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The Carletonian

Large prizes, little sleep

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The main question you are probably asking is: What exactly is a hackathon? Is it illegal? The answer is that it is not.

Josh Pitkofsky ’17 elected director of Carleton’s hackathon board said, “The word hack has completely changed in meaning. It is now more of a creative term.”

At a hackathon, within 36 sleepless hours, a group of students work to solve any issue that interests them, using coding. Hackathons happen all around the globe.

At CarlHacks, which happened Saturday, the projects ranged from an app that helps colorblind people interact with the Internet to a program that helps manage stress.

At the end of the Hackathon all of the groups presented their projects and answered questions about them. They had creative names ranging from Emojify to High Five.

However, the 36 hours are not all dedicated to programming. There was a meet and greet at the beginning, night Frisbee, Arb walks and several other activities. In addition, students were encouraged to bring a pillow in order to take naps and to bring a towel, so they could shower.

This was not Carleton’s first hackathon, but this was the first one open to other schools.

Forty schools from around the country participated, and there were even remote participatants from places as far away as India.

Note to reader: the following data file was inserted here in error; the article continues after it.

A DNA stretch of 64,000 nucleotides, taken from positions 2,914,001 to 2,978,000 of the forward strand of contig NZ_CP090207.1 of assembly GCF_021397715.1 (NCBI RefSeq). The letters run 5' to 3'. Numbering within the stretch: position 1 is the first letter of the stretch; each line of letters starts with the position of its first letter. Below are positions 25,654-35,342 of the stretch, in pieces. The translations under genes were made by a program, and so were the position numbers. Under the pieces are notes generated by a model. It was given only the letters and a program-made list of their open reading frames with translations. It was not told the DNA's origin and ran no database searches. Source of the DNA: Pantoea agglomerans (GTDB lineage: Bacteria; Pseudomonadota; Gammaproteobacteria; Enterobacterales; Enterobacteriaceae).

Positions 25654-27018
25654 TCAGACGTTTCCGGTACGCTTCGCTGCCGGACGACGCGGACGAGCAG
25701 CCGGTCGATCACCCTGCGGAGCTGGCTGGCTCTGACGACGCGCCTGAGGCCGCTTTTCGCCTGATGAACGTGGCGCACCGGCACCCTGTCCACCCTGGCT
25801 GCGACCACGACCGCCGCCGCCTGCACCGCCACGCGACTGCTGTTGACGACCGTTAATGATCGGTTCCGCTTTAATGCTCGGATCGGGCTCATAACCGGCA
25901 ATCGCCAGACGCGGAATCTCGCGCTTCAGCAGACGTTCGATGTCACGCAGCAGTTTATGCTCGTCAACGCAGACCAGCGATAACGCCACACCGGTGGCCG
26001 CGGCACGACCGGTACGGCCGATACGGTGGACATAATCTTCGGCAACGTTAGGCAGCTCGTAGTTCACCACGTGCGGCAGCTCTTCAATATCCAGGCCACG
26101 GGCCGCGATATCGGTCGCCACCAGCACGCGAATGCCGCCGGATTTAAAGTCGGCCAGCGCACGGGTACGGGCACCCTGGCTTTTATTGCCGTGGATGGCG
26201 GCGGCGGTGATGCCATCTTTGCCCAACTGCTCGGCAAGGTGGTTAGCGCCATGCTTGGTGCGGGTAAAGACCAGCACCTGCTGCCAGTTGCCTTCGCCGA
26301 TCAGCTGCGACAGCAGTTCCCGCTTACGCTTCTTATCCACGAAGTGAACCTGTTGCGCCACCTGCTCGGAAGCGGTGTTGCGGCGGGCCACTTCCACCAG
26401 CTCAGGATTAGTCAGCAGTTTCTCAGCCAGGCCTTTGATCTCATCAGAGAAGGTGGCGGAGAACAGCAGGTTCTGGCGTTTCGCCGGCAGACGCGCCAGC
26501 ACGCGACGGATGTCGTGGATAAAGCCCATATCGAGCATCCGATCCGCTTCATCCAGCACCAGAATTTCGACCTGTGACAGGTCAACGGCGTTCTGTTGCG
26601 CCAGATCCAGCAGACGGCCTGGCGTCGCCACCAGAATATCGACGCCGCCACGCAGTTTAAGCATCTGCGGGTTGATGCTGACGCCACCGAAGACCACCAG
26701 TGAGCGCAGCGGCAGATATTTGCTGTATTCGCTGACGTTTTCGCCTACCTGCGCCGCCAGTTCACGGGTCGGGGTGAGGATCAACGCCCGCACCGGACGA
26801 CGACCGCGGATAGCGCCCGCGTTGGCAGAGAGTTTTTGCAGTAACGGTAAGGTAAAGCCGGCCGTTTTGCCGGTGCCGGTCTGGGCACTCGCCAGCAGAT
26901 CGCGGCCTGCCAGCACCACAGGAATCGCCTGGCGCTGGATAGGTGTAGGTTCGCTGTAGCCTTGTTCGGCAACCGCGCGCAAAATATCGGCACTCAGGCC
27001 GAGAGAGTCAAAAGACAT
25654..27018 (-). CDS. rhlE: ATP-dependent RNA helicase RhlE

For weeks before the event, signs were posted encouraging all students to participate in CarlHacks.

A large portion of the CarlHacks budget was dedicated to advertising not just at Carleton, but across the country so that as many schools as possible could participate in the event. According to the CarlHacks board, this advertising campaign is nothing compared to what they plan to do for next year. The main goal of the Hackathon was to promote diversity within the world of hacking. From inviting more liberal arts students than average to having priority registration for women, CarlHacks was dedicated to being as inclusive as possible.

In fact, there was a seminar for basic programming skills so that people who had never coded a line in their life could potentially participate in Carlhacks.

The budget for this event was estimated at $70,000. Some of this was from Carleton itself but most of the money came from sponsors and donations.

This helps with transportation costs, and the many prizes that were given away to the winning teams.

Dell venue tablets, drones and Qippa subscriptions were given away to the teams that had the most successful hacks.

Pitkofsky said, “Our prizes were nothing compared to some of the bigger hackathons.”

At some of the bigger hackathons around the country, there are massive give away prizes, such as computers or free legal advice for intellectual property rights.

In addition to the winnings, there are normally recruiters from computer firms presents, so winning a hackathon can lead to a job.

However, according to MLH (Major League Hacking) only 10 percent of people who participate in hackathons do it for the job and financial opportunities.

“You can actually attempt to solve a real world problem within the length of 36 hours,” Pitkofsky said.

Hackathons have only come into existence in the last 10 years and already they are becoming a worldwide phenomena, and Carleton wants to become a part of this experience, according to Pitkovsky.

The hackathon board plans to expand CarlHacks for next year, so more schools can participate and so more faculty and staff can become involved.

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